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    How are UK primary school places decided?

    How are UK primary school places decided?

    In the UK, primary school places are allocated by the local authority responsible for education in the area. The allocation process is based on a set of criteria that the local authority and individual schools use to determine which children are offered places.

    The criteria can vary depending on the school and the local authority, but they typically include some or all of the following factors:

    1. Catchment area: Most schools have a catchment area, which is a defined geographical area from which the school takes its pupils. Children who live within the catchment area will usually be given priority for places at the school.

    2. Sibling rule: Some schools give priority to children who have siblings already attending the school.

    3. Admissions policy: Each school will have its own admissions policy that sets out the criteria that they use to allocate places. This may include factors such as whether the child has special educational needs, whether the child or their family has a particular faith or belief, or whether the child is in care.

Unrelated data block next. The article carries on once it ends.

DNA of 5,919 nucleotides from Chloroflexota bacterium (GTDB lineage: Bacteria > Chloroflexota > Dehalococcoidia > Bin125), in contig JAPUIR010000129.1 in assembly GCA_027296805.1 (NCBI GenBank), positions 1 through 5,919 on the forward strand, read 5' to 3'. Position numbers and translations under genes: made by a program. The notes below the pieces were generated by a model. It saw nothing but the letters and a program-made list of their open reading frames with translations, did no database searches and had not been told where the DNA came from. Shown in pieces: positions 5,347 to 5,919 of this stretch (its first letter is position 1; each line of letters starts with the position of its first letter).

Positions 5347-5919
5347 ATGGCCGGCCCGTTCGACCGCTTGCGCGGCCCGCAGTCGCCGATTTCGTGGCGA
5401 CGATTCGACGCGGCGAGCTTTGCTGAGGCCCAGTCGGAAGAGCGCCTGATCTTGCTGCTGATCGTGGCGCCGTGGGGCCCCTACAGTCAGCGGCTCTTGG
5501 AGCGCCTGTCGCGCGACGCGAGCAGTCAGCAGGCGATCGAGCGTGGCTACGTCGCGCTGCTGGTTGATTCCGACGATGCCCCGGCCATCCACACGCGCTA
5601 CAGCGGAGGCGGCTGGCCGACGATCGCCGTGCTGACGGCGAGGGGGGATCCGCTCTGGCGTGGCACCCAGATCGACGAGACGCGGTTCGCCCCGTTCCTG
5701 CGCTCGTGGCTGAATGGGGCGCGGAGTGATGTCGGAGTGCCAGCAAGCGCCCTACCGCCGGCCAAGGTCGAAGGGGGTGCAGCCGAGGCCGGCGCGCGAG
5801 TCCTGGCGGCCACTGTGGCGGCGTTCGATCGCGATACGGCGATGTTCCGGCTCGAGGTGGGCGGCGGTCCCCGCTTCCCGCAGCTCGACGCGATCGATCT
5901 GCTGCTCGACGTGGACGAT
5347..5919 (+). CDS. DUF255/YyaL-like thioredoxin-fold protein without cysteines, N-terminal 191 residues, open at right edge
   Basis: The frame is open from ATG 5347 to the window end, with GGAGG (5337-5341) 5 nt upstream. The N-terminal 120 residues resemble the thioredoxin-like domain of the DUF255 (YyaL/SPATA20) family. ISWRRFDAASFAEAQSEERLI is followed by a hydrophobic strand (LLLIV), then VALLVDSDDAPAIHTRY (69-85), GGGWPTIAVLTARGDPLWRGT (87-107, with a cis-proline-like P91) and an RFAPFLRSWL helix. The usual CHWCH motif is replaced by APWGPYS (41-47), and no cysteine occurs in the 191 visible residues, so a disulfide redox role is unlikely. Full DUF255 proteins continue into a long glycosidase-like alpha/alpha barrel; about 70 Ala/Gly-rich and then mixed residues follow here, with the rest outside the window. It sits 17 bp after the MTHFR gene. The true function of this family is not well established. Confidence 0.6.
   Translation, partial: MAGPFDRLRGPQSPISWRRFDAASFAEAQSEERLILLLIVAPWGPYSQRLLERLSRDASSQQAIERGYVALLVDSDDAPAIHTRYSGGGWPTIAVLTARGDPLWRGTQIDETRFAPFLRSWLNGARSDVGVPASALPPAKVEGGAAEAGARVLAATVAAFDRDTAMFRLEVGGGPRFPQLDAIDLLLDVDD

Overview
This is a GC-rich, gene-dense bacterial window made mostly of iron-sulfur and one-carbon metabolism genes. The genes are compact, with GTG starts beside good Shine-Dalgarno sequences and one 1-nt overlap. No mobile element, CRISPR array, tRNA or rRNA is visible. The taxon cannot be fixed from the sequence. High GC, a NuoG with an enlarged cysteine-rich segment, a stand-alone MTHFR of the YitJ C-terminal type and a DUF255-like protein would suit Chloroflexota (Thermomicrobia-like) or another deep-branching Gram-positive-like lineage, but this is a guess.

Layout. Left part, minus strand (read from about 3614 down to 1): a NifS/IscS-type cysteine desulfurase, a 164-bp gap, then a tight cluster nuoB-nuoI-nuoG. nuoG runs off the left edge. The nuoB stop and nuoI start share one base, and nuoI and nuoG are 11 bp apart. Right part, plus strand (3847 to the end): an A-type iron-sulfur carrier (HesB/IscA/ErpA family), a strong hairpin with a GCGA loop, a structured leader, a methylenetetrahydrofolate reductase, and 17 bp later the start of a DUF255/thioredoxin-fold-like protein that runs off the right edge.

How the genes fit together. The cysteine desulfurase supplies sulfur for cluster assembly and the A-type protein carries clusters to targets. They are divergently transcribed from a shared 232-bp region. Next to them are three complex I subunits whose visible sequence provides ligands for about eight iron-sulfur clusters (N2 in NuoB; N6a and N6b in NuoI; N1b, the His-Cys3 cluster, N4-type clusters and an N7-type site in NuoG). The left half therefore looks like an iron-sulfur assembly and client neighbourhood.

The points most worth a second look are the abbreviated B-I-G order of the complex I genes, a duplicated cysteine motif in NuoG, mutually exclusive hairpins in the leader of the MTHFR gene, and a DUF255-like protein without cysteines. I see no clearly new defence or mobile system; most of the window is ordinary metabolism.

4. Distance: In some cases, places at oversubscribed schools may be allocated based on distance from the school, with those living closest to the school given priority.

    Once the applications have been processed, the local authority will allocate places based on the criteria in the school's admission policy. Parents will then be notified of the school their child has been offered a place at, and they will have the opportunity to accept or decline the offer.

    It's important to note that the allocation process can vary depending on the school and the local authority, and parents should familiarise themselves with the admission criteria and policies of their preferred schools before submitting an application.

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